Riverkeeper Blogs > Boat Blog > It’s the Law: Sewage Discharges Must be Reported to Public

Boat BlogNotes from the Patrol Boat

It’s the Law: Sewage Discharges Must be Reported to Public

Great news! As of this month, you must be notified when harmful sewage is discharged to the Hudson River and waterways throughout New York.

Thanks to tremendous public support, New Yorkers now have a Sewage Pollution Right to Know Law. Riverkeeper’s water quality testing data, and the coalition we helped build in support of this law, were instrumental to its passage last year.

As we return to our boats and beaches with the warmer weather, this law will enable us to avoid contact with sewage-contaminated water. Looking into the future, the insights we’ll gain into the state of our wastewater infrastructure will help us know where to invest to improve water quality—for our health and the health of our ecosystem.

HOW YOU WILL BE NOTIFIED OF SEWAGE DISCHARGES
Starting immediately, the Department of Environmental Conservation (DEC) will post all unpermitted sewage discharges from publicly owned treatment plants and sewer systems at a new Sewage Discharge Reports web page.

The DEC is currently writing regulations that will specify how dischargers should notify the public directly when raw sewage, unpermitted partially-treated sewage and combined sewer overflows of sewage and stormwater are discharged into our waterways. We expect those regulations to be in place by the end of this year.

WHAT YOU CAN DO TODAY
1. Tell the DEC you want strong regulations. Riverkeeper will play the role of watchdog, ensuring that the rules the DEC writes are protective of public health and the environment. Check your inbox and the riverkeeper.org Action Center regularly to learn how you can help.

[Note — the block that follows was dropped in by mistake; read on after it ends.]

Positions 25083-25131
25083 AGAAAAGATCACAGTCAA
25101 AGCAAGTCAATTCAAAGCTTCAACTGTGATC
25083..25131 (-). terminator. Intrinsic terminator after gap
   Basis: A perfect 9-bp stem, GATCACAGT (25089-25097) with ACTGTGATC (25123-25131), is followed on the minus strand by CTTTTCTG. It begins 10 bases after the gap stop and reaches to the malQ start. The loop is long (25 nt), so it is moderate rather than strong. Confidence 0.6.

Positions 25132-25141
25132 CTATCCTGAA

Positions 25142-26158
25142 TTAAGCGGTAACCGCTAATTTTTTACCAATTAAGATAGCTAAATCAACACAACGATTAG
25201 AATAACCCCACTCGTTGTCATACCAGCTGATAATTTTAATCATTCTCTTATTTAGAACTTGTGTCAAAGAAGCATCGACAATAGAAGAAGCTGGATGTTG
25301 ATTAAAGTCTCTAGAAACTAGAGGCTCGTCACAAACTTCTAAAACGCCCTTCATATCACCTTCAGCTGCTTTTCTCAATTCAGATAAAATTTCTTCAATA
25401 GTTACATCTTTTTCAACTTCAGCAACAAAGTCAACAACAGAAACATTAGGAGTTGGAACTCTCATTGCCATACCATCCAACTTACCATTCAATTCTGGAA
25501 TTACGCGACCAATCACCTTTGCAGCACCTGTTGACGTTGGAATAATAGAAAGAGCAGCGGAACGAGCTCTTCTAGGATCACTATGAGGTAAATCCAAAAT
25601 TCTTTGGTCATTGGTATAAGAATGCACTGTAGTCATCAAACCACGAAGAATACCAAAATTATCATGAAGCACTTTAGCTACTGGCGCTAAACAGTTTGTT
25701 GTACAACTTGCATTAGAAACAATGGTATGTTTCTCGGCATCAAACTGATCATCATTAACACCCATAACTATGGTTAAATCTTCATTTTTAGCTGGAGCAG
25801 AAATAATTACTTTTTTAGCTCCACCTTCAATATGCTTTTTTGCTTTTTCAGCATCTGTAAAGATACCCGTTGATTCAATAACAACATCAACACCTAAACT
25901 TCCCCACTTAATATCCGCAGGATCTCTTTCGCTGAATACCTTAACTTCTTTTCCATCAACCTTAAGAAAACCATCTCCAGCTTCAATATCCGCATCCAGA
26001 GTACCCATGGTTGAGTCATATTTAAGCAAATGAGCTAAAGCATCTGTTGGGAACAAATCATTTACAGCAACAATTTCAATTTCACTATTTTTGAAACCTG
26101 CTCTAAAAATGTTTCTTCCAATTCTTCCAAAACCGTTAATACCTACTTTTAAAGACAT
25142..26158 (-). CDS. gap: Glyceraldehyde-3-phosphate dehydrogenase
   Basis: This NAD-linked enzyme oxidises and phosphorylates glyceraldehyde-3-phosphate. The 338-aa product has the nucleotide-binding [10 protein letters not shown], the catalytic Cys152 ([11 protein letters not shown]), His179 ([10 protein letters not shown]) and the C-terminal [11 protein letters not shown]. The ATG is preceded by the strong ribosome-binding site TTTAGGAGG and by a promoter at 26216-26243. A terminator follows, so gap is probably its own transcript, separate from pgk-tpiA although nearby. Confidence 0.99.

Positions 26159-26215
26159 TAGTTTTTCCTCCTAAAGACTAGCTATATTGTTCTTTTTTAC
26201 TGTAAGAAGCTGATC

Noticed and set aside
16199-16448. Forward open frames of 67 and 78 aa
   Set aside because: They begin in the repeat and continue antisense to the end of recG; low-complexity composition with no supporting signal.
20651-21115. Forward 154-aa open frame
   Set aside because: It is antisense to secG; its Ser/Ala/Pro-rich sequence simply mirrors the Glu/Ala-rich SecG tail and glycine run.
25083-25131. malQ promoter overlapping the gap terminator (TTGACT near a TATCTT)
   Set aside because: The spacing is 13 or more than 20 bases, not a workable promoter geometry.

2. Report discharges. If you see a sewage release in your community, report it to the DEC by emailing overflow@gw.dec.state.ny.us or calling 518-402-8233. Then report it to Riverkeeper by emailing watchdog@riverkeeper.org or calling 1-800-21-RIVER ext. 231.

3. Learn about your community’s sewer system. If you live in or visit a community with a combined sewer overflow (CSO) system you can now go online to find the location of each outfall and other relevant information. CSO communities in the Hudson River estuary include New York City and the New Jersey side of New York Harbor, Yonkers, Newburgh, Poughkeepsie, Kingston, City of Hudson, Catskill, Waterford, and the Albany Pool (Albany, Cohoes, Green Island, Rensselaer, Troy, Watervliet).

4. Make a donation in support of Riverkeeper’s water quality work. The materials alone for a water quality sample costs $15. Riverkeeper, with the most extensive water quality testing program in the Hudson River watershed, samples 74 sites in the Hudson River estuary, and dozens more in six tributaries, with the help of citizen scientists. Please make a donation today in support of public notification today, and cleaner water tomorrow.

Thank you for your support.

Tracy Brown
Riverkeeper Water Quality Advocate

P.S. You can learn more about the Sewage Pollution Right to Know law by reading our press statement.

  • slonobono

    In Glen Cove LI on LI Sound, Crescent Beach has been closed for 5 years, due to fecal contamination from derelict cess pools. I am working with my City Councilman to pass an ordinance requiring the 70 odd properties not hooked up to our sewer system to adhere to healthy standards. We have resistance from the Mayor. Phil Radford from Greenpeace suggested that I contact your group for assistance.
    Can we talk?
    Steve Sloane
    cell 516 353 2818

Search Blogs
Subscribe to this blog
Riverkeeper
EOY-donate-popup-graphic-550